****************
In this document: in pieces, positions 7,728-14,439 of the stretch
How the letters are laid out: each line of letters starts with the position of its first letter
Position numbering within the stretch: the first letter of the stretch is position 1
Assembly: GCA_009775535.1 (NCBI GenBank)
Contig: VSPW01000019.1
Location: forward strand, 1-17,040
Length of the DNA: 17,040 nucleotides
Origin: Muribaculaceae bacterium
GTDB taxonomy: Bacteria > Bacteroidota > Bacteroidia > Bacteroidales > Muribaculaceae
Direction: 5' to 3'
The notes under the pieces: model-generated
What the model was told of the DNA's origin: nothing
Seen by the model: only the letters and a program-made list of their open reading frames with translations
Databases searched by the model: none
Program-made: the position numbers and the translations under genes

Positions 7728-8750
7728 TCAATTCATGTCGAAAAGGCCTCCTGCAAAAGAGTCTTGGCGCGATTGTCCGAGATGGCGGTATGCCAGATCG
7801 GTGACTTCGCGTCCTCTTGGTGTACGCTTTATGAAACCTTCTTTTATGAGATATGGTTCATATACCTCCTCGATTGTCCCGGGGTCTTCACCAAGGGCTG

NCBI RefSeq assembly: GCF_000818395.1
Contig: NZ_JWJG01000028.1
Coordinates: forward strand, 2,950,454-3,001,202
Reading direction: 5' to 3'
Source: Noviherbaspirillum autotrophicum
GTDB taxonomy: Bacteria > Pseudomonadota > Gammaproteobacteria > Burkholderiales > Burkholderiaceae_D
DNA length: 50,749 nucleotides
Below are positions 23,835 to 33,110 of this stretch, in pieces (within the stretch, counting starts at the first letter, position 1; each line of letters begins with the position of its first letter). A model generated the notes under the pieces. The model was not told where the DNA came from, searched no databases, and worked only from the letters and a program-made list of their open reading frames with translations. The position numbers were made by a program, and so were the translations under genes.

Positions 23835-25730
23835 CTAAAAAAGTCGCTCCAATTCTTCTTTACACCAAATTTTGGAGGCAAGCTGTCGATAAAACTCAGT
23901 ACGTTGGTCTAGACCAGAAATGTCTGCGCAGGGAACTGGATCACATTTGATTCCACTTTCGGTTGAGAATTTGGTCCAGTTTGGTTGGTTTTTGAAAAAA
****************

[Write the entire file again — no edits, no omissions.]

In this document: in pieces, positions 7,728-14,439 of the stretch
How the letters are laid out: each line of letters starts with the position of its first letter
Position numbering within the stretch: the first letter of the stretch is position 1
Assembly: GCA_009775535.1 (NCBI GenBank)
Contig: VSPW01000019.1
Location: forward strand, 1-17,040
Length of the DNA: 17,040 nucleotides
Origin: Muribaculaceae bacterium
GTDB taxonomy: Bacteria > Bacteroidota > Bacteroidia > Bacteroidales > Muribaculaceae
Direction: 5' to 3'
The notes under the pieces: model-generated
What the model was told of the DNA's origin: nothing
Seen by the model: only the letters and a program-made list of their open reading frames with translations
Databases searched by the model: none
Program-made: the position numbers and the translations under genes

Positions 7728-8750
7728 TCAATTCATGTCGAAAAGGCCTCCTGCAAAAGAGTCTTGGCGCGATTGTCCGAGATGGCGGTATGCCAGATCG
7801 GTGACTTCGCGTCCTCTTGGTGTACGCTTTATGAAACCTTCTTTTATGAGATATGGTTCATATACCTCCTCGATTGTCCCGGGGTCTTCACCAAGGGCTG

NCBI RefSeq assembly: GCF_000818395.1
Contig: NZ_JWJG01000028.1
Coordinates: forward strand, 2,950,454-3,001,202
Reading direction: 5' to 3'
Source: Noviherbaspirillum autotrophicum
GTDB taxonomy: Bacteria > Pseudomonadota > Gammaproteobacteria > Burkholderiales > Burkholderiaceae_D
DNA length: 50,749 nucleotides
Below are positions 23,835 to 33,110 of this stretch, in pieces (within the stretch, counting starts at the first letter, position 1; each line of letters begins with the position of its first letter). A model generated the notes under the pieces. The model was not told where the DNA came from, searched no databases, and worked only from the letters and a program-made list of their open reading frames with translations. The position numbers were made by a program, and so were the translations under genes.

Positions 23835-25730
23835 CTAAAAAAGTCGCTCCAATTCTTCTTTACACCAAATTTTGGAGGCAAGCTGTCGATAAAACTCAGT
23901 ACGTTGGTCTAGACCAGAAATGTCTGCGCAGGGAACTGGATCACATTTGATTCCACTTTCGGTTGAGAATTTGGTCCAGTTTGGTTGGTTTTTGAAAAAA